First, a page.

To use Relay, you must first 'sign on', which adds you to the list of users currently using Relay (see below for more information on how to sign on). Ordinarily, when you sign on, you are placed on channel number 1. You can, at any time, change to another channel (see example below). Channels are always a number, and the following channel divisions are supported as of Relay version 2.06b:

Channel 1 is the default, public channel.

Channels 0 through 99 are public channels.

Channels between 100 and 999 are private channels; the channel number does not appear on the user list (it is shown as '??'), but anyone has the capability of joining an occupied channel in that range with the /channel command.

Channels between 1000 and 999999999 are private channels as well; the channel number does not appear on the user list (it is shown as '??'), and no user is permitted to join an occupied channel in that range without being invited by someone on that channel with the /invite command.

Channels less than zero (negative channels) are 'super-private'; users on a negative channel do not appear on the user list at all.

Channels -1 to -999 can be joined by any user with the /channel command.

Channels between -1000 to -999999999 are 'super-private' as well; no user is permitted to join an occupied channel in that range without being invited by someone on that channel with the /invite command.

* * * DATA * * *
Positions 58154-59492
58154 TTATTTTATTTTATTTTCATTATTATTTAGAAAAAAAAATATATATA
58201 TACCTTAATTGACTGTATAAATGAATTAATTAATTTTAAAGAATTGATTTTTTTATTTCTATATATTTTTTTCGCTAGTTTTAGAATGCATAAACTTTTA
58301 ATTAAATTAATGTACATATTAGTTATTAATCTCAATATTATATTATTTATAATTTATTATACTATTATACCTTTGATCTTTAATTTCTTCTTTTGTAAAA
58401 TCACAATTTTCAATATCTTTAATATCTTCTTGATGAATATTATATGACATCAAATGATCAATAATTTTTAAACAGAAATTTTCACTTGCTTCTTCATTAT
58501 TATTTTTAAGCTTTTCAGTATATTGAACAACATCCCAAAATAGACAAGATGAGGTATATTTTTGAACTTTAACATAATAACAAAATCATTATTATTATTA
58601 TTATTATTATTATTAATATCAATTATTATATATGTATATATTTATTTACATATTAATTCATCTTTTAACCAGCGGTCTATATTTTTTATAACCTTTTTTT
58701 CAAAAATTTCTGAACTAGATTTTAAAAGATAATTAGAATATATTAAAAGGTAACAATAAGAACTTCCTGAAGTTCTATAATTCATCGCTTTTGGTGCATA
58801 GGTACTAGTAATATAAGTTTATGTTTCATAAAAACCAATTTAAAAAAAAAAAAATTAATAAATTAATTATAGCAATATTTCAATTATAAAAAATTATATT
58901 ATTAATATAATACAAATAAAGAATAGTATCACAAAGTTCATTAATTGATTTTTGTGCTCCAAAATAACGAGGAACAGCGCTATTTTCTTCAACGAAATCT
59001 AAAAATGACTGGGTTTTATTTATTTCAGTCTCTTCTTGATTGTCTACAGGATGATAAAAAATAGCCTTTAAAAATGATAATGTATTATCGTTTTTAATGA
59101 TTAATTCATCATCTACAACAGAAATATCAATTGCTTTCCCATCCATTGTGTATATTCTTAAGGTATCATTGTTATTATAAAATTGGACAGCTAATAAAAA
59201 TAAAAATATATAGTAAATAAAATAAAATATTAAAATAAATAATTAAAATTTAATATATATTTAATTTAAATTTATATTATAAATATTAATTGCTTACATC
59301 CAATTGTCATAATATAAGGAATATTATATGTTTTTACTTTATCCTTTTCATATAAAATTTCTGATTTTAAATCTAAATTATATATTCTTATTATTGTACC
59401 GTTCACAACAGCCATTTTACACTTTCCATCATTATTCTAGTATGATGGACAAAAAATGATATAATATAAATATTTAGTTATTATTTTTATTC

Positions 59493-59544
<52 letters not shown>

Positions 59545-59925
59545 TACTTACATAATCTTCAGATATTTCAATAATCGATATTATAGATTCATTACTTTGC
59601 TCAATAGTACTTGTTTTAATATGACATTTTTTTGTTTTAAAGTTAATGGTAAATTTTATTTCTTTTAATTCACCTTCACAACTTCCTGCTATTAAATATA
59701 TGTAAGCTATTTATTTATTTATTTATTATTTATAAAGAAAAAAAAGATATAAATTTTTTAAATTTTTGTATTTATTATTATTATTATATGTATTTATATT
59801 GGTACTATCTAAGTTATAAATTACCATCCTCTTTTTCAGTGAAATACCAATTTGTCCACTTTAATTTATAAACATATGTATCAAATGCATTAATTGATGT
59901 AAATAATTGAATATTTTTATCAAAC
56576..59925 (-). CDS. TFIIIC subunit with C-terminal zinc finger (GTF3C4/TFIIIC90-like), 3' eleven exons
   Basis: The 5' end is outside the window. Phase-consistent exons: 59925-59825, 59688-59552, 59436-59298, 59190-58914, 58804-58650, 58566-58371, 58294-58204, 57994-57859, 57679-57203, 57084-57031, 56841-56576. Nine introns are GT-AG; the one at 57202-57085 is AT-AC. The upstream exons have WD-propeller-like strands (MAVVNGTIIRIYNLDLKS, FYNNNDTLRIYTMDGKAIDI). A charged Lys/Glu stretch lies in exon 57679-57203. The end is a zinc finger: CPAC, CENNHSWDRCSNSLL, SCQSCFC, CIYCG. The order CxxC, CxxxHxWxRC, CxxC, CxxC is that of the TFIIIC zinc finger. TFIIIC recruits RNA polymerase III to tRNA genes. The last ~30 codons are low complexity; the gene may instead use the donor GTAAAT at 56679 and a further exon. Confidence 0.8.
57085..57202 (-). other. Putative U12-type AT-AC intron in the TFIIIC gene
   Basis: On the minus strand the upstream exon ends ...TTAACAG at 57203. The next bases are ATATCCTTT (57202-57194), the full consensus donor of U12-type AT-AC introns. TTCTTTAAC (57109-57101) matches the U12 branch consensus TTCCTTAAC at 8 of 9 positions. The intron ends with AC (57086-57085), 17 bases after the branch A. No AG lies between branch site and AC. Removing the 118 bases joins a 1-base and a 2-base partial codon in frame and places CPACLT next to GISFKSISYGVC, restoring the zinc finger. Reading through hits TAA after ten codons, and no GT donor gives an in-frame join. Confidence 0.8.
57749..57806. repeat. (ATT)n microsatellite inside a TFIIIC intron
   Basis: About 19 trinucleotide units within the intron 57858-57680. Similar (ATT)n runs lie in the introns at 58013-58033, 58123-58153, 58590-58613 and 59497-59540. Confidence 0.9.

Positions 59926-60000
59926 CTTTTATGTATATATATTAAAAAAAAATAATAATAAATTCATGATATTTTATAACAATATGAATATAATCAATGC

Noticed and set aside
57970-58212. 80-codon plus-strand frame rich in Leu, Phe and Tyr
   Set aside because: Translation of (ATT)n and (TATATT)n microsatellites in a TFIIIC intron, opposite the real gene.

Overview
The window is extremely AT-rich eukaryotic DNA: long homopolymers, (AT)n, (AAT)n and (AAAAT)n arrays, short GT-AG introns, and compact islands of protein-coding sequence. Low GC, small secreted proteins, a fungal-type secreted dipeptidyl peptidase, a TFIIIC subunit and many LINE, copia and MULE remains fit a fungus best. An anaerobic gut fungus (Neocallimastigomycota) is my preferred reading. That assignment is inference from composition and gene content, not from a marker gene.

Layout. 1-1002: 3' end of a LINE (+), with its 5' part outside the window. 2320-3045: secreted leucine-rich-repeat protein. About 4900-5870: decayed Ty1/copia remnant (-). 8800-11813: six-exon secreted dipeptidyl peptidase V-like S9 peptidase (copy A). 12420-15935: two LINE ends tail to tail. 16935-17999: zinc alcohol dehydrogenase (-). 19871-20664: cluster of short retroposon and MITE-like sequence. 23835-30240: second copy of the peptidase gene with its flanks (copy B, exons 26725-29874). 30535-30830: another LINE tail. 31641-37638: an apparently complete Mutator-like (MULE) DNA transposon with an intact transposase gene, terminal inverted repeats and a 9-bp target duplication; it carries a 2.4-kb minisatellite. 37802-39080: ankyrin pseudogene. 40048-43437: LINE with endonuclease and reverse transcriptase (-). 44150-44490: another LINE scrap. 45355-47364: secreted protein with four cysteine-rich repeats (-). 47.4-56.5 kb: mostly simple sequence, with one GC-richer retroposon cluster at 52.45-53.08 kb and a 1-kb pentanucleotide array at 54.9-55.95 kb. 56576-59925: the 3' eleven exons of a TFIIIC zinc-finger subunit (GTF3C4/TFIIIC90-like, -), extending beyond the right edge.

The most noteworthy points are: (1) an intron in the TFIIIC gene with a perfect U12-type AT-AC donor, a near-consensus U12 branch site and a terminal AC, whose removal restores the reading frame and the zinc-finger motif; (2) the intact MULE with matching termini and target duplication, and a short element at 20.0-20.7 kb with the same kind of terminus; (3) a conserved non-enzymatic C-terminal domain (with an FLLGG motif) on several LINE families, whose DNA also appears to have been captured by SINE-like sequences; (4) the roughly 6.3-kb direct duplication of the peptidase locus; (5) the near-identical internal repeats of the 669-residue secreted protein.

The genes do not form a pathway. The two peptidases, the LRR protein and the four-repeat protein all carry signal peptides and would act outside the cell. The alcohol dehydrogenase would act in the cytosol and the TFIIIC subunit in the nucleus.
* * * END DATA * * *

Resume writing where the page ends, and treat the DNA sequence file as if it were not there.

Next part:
/Signon [nickname] [channel],[options]

In order to start using Relay, you must use the /signon command. The parameter is used to give yourself a name which will be used to prefix all of your messages. If you omit the nickname, Relay will use your user ID. However, once you've chosen a nickname and used it in the /signon command, Relay will remember the nickname and auto- matically assign it to you even if you do not specify a nickname the next time you issue you the /signon command to join Relay. Then when you're signed on, Relay will put your nickname in front of everything you say so people know who's talking.

Example: If the nickname you've chosen is Superman, and you do:

TELL RELAY AT VTBIT Hello, everyone.

Then everyone on your channel sees: Hello, everyone.

If you wish to signon to a specific channel, you can give the channel number following the nickname; if you omit it, you will be placed on channel 1.

For the benefit of users on special terminals, such as Japanese Katakana terminals with no lowercase characters, you can signon with SHIFT as an option field (/signon myname,shift). Relay will then translate messages to uppercase before sending to you.

For users on terminals with uppercase only but who want their messages to appear to everyone else in lowercase, you can use the 'UNSHIFT' option. This will translate your messages to lowercase.

Examples: /signon LoisLane 10
/signon Superman 10,unshift

/Signoff (also /Bye)

This command is used to leave Relay.


The /who command will list all users on all channels, showing their channel number (if not private), nickname, real user ID and node name, and the name of the Relay they are using. To list only users on a single channel, use '/who ' (e.g. /who 25). To list only users on your channel use the command '/who *' (you must be signed on to use this form).


The same as the /who command, but /names returns slightly different information, including the users' /register (real) names.